What does doing it all look like?

For me, it sometimes looks like getting to work on time, but with yogurt on my slacks and a stack of dirty dishes "soaking" in the sink. Other days, it looks like a make-up free face bearing witness to the sleepness night that preceded a morning meeting that came too early. And on rare occasions, it looks like I'm managing my full-time mom/wife/editor job with ease and grace (or so I'm told).

I imagine things might be easier for me, what with my college degree, my livable wages and a husband who's a true partner in raising a child and creating a life we can both be proud of.

For many women, though, doing it all isn't as simple. It's complicated by low wages, expensive daycare and limited options for breaking free of that holding pattern.

This week, Maria Shriver sparked a nationwide conversation about doing it all — #doingitall if you're on Twitter — when she released The Shriver Report: A Woman's Nation Pushes Back From The Brink, an analysis of what it looks like to be a working woman in America today. Shriver and a host of physicians, economists, psychologists and career and life coaches appeared on the Today throughout the week, where they talked about the problems facing women in the workplace today.

Let's stop for a moment to acknowledge that, in 2014, we're still talking about "women in the workplace" as if they're an anomaly or some special breed of extra-driven individuals like the suffragettes of generations before. I can glance around the room now and see a near-even split of men in women, but why accept my anecdotal evidence as fact when the Shriver Report tells us half of the American workforce is comprised of women and two-thirds of women are the primary or equal breadwinners of their households. In fact, only one-fifth of American households report having a male breadwinner and female homemaker, according to the Shriver Report.

Career women: not so novel after all.

Unfortunately, working women are outranking men in one class of job — they account for more than two-thirds of the minimum wage workforce. That creates a problem when those women are the primary or equal breadwinners of their households, because it means they're closer to financial duress due to things like unexpected medical bills

“For too many American women, the dream of ‘having it all’ has morphed into ‘just hanging on,’” Shriver says of the report's findings. “The Shriver Report is about what working women need now to be successful in today’s economy, where women are powerful, but also powerless. Identifying why that is and what we as a nation can do about it is the mission of this report.”

I'm on board with a lot of the analysis here, because when we talk about making improvements that benefit the female workforce, we're not only talking about making things better for women but for their families as well. This IS the parenting column and page, and under ideal circumstances, women should be filling one-half of the parenting equation. But we also have to recognize that many parents are going it alone, maybe part of the time due to divorce and custody arrangements or maybe all time time for a myriad of reasons.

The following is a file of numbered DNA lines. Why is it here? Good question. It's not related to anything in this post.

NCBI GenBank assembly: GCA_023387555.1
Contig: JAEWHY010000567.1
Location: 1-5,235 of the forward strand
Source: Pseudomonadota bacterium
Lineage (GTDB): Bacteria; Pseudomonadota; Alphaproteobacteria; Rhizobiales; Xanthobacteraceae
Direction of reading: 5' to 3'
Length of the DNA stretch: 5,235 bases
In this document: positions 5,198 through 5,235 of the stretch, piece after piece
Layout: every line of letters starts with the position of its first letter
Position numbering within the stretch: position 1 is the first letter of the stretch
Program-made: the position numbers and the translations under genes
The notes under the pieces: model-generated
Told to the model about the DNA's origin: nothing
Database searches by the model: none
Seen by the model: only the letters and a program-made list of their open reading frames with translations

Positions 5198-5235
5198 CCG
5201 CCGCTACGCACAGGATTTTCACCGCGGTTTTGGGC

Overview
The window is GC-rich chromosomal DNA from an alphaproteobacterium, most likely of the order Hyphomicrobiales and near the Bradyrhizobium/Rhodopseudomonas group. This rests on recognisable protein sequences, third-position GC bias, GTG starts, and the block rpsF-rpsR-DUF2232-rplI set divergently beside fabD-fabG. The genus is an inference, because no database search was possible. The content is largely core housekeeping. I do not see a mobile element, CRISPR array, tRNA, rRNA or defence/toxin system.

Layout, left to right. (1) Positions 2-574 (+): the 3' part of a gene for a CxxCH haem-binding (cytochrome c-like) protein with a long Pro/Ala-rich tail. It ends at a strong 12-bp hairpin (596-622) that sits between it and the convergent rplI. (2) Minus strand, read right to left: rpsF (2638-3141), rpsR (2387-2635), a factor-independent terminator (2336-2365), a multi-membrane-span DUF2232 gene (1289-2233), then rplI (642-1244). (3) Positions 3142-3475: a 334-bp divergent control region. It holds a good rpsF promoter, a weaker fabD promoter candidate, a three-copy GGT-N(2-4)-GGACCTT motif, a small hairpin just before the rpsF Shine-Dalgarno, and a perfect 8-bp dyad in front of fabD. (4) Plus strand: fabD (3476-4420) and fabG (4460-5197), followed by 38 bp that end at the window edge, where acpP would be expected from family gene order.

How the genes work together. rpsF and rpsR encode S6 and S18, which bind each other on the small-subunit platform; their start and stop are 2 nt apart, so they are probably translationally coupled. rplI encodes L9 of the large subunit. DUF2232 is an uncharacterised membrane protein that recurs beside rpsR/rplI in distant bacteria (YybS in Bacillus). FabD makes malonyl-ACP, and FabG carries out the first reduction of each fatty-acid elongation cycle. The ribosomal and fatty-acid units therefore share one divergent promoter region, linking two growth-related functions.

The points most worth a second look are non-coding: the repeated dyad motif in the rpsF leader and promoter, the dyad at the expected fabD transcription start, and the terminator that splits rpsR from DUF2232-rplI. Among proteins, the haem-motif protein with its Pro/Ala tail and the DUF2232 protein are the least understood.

I can't get fully on board with the idea of "doing it all," though. The idea of having it all or doing it all suggests, at least to me, that someone is holding a measuring stick up alongside my life to assess my performance as a wife, a mother and an individual. I'm skeptical of the application of the words "it all," because my experience in as a woman in America tells me that I've never been able to attain "it all." I've never had all the looks of the women in glossy magazines, all the creative and domestic smarts of Martha Stewart. The idea that one can "have it all" is a myth, because we can never define what "it all" is.

When you have the privilege to stay home with your sick kid or take a day off for their field trip, you have something pretty good. When you're fulfilled in your career, even if it's as a full-time stay-at-home mom or dad, you have something pretty good. When you're happy, healthy and prospering, you have it all.

That said, all the things I've mentioned above are only attainable for everyone when we begin to address the weakness that still exist in the workplace. When we talk about things like equal pay, paid sick leave or maternity/paternity leave, we're talking about strengthening families — whatever form they take — and that should be a goal our society can agree to strive for.

To read more of the Shriver Report's findings, visit the shriverreport.org.

Whitney is the associate editor of the Pioneer, and she oversees the Parenting page. If you have something you’d like to see on this page each Friday, email her at whitney@pioneergroup.com or call (231) 592-8386.